Introduction: It is complex to distinguish negligent burns from inflicted and non-intentional burns, especially since no deliberate action caused the burn. Its recognition is important to create a safe life without (future) burns for our loved-ones who cannot take care of themselves (yet). Our aim was to investigate the incidence and associated characteristics of negligent burns are among children treated at a burn center. Methods: We retrospectively reviewed medical files of all children attending a Dutch burn center with an acute burn between January 2013–December 2015. The conclusion of the Child Abuse and Neglect team (CAN) was used to define inflicted, negligent or non-intentional burns. The remaining cases were reviewed by an expert panel using a standardized protocol. Demographic and social data as well as clinical information about the burn were collected. Results: In total 330 children were included. Negligent burns accounted for 56%, non-intentional for 42% and inflicted for 2% of the burns. Negligent burns were associated with: hot beverages (OR 4.40, 95%CI 2.75–7.05), a younger age (p < 0.001), occurrence at home (OR 4.87 95%CI 2.80–8.45) and were located at the anterior trunk (OR 2.75, 95%CI 1.73–4.35) and neck (OR 1.98, 95%CI 1.12–3.50). Conclusion: This study shows that neglect is a major factor in the occurrence of burns in young children, therefore we conclude that the majority of paediatric burns are preventable. Educational programs creating awareness and focussing on prevention of these burns should be aimed at households, since the majority of negligent as cause of preventable burns occur at home.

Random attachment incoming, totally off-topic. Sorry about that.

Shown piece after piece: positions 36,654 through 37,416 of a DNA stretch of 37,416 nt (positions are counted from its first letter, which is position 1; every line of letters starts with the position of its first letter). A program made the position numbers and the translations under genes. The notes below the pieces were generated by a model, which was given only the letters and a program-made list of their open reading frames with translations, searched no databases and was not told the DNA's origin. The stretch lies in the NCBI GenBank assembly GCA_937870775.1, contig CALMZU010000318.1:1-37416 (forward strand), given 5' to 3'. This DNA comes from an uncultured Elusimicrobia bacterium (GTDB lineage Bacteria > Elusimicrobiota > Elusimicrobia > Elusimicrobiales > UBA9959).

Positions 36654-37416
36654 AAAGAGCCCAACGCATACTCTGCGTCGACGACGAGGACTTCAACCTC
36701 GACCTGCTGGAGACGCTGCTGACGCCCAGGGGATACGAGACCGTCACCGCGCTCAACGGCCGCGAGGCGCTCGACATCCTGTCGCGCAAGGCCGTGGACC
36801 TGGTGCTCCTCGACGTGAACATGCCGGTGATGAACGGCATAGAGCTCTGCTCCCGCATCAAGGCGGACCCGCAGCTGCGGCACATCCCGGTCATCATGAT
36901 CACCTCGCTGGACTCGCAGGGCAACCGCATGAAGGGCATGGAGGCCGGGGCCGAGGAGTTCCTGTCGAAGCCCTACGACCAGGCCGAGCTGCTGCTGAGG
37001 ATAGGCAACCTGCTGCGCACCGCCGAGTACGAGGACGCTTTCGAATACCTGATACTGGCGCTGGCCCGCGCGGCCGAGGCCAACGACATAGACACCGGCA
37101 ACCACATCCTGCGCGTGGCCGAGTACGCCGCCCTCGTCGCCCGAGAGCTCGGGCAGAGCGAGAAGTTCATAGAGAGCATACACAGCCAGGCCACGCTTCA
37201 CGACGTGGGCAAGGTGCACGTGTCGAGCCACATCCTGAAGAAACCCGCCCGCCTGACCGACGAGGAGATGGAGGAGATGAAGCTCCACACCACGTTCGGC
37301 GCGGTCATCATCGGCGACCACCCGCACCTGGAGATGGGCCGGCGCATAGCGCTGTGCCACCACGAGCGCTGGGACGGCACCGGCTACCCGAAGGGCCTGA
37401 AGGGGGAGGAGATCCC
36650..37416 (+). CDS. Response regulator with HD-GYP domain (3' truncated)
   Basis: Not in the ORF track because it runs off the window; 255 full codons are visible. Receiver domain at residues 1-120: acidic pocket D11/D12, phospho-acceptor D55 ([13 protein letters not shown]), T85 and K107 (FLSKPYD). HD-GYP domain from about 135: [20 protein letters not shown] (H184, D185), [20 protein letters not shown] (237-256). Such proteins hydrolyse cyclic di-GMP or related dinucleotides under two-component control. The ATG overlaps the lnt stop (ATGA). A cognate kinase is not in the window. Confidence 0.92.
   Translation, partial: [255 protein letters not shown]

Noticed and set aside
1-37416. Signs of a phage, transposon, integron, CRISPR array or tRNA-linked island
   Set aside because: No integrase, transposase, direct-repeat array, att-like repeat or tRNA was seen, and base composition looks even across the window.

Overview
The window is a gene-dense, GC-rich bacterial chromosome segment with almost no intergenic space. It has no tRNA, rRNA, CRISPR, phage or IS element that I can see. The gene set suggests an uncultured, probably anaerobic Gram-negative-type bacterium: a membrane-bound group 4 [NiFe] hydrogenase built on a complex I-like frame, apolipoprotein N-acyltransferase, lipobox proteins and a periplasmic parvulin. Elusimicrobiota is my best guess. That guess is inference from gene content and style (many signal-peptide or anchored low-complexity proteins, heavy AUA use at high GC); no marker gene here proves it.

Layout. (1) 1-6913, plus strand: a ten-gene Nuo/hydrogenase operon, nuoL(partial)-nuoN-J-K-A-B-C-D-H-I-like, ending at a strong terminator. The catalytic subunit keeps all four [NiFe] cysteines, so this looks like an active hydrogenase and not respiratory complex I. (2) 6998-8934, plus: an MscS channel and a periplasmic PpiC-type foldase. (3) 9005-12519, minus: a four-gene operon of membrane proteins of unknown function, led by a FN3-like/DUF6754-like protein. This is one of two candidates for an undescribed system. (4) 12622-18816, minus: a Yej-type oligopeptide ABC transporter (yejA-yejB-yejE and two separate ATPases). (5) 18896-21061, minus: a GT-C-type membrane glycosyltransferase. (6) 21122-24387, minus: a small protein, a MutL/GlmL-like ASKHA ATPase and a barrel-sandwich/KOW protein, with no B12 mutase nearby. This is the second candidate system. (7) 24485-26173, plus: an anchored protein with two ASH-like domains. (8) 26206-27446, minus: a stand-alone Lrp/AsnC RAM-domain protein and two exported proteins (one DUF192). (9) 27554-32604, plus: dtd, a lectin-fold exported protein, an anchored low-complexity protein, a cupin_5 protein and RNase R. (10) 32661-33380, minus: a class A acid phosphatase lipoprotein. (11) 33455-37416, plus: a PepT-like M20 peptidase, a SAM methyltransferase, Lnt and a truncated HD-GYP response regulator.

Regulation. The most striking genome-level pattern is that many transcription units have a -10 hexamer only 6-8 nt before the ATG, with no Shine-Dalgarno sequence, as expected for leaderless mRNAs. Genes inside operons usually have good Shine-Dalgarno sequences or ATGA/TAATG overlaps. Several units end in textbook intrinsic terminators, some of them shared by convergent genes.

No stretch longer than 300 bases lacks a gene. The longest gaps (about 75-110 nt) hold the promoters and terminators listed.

- Child abuse